Share this article

print logo

Carolyn Hax: Parents get to say no, period

Dear Carolyn: My mother-in-law wants my 5-year-old to sleep over at her house. The problem is that even though she has been living with the same man for several years and my husband and I think he is very nice, we still don’t feel comfortable with our daughter sleeping over at her grandmother’s house with him there.

We have offered to let my mother-in-law spend a night at our house, but that isn’t a good enough option for her. She told her live-in that we thought he was a child molester and now we have an estranged relationship with him and her. How can we repair the relationship without giving in to her demands?

– Inadvertent Insulter

A: You can’t, and please don’t.

You’re not in this spot because you implied Grandma’s boyfriend is a child molester. You’re in this spot because Grandma wouldn’t take no for an answer. She applied enough pressure to force you either to make up flimsy excuses or admit something you’d rather have left unsaid.

Your reservations about Grandma’s boyfriend are so devastating that there was bound to be some strain whether your mother-in-law pushed or not. But even if your discomfort was entirely unfounded, refusing the overnights was your only choice.

And as someone who loves your daughter, Grandma would likely agree. Let’s say we could go back to before things unraveled, allowing you to pose this scenario to her in conversation as a hypothetical – say, in response to a news story. She’d likely be unequivocal in agreeing that these hypothetical parents should never leave a child in a situation they felt uneasy about.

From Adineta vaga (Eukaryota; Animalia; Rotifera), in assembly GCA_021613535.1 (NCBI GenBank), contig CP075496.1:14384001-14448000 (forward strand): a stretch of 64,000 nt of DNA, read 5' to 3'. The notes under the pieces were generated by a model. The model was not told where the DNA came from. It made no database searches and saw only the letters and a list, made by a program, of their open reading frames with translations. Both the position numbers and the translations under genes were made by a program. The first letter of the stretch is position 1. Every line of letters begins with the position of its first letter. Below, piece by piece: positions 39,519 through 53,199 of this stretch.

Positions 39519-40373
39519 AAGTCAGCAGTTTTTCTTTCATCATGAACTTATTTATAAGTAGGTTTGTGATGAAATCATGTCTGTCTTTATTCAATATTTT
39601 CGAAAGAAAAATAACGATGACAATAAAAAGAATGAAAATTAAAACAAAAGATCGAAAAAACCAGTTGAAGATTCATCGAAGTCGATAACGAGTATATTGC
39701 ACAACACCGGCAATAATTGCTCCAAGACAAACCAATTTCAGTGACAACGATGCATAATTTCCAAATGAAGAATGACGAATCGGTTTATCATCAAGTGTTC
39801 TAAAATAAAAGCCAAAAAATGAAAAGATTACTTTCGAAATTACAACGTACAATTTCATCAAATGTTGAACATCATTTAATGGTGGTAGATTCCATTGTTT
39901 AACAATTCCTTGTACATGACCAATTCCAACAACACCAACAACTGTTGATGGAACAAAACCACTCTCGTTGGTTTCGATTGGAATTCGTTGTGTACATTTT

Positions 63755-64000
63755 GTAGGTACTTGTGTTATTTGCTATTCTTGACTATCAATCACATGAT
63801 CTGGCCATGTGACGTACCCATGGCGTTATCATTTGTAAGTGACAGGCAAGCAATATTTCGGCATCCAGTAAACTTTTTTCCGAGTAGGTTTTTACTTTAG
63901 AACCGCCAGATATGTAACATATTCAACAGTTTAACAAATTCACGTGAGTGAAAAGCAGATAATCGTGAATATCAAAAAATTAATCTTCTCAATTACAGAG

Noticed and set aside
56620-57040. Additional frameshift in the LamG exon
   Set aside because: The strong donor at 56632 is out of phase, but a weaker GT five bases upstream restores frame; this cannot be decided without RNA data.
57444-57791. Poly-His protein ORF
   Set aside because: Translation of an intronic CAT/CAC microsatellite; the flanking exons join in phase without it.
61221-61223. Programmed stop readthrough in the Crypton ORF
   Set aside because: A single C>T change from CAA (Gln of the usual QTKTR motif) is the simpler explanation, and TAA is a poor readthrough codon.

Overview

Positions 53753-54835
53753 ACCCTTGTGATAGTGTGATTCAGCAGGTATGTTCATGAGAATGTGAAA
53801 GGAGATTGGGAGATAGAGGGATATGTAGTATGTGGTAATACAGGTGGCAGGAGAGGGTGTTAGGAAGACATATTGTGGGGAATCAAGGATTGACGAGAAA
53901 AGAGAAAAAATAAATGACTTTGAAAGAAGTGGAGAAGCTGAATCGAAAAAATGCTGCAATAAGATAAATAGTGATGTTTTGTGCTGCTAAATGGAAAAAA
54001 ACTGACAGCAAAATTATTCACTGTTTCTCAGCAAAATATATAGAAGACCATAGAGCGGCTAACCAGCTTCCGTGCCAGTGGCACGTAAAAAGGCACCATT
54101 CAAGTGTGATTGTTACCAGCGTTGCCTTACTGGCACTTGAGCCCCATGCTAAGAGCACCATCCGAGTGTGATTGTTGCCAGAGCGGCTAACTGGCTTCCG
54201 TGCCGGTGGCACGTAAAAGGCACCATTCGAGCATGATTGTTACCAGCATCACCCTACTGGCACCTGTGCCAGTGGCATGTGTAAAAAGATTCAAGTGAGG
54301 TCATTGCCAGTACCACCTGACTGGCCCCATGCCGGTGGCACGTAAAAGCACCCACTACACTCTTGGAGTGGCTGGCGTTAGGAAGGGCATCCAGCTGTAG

Not to mention: Parents get to say no, period, even for their own stupid reasons.

Trust this, please. Trust that your mother-in-law put her feelings and ego and need(iness) above your fundamental entitlement to decide what’s best for your kid. Her error has cost you dearly, too, I get that, but better that than the much higher possible price of overruling your gut.

A right to make mistakes

Dear Carolyn: My sister (young 20s) has been dating her high school boyfriend for six years, the past five long-distance. They plan on moving in together later this month.

She’s made comments about him “chipping in” with rent and bills. I suggested that he needs to pay half of everything until the day they get married. I’m worried that if they break up she’ll be left with a much lighter bank account than if they were to split things evenly. She seems to think nothing can go wrong.

For what it’s worth, I used to live with the man I thought I was going to marry, we broke up, he owed me thousands (which I never got back) and she saw this firsthand. I’m hoping to let her learn from my mistakes versus make her own. How do I approach the subject with her without coming off the wrong way?

– Protective Big Sister

A: If she genuinely believes “nothing can go wrong,” then you need to accept that she’s not absorbing any information she doesn’t want to hear.

If you’re just projecting that belief based on her decision not to take your advice, then you need to accept that she’s going to do what she wants, not what you think she should do.

Either way, any attempt to approach a subject you’ve clearly already approached, unsuccessfully, puts you at high risk of coming off the wrong way. Acknowledge that, maybe, and frame your concern accordingly: “I know I got into your business about sharing expenses with Boyfriend. It’s just that Ex owes me thousands that I doubt I’ll ever see, so I felt a duty to speak up. But I’ll butt out now that I’ve made my point.”

Even then, tread lightly. No one likes to be badgered, even by people bearing sensible, well-meaning advice forged in the heat of the bearer’s own suffering. We all have an inalienable if over-exercised right to make mistakes.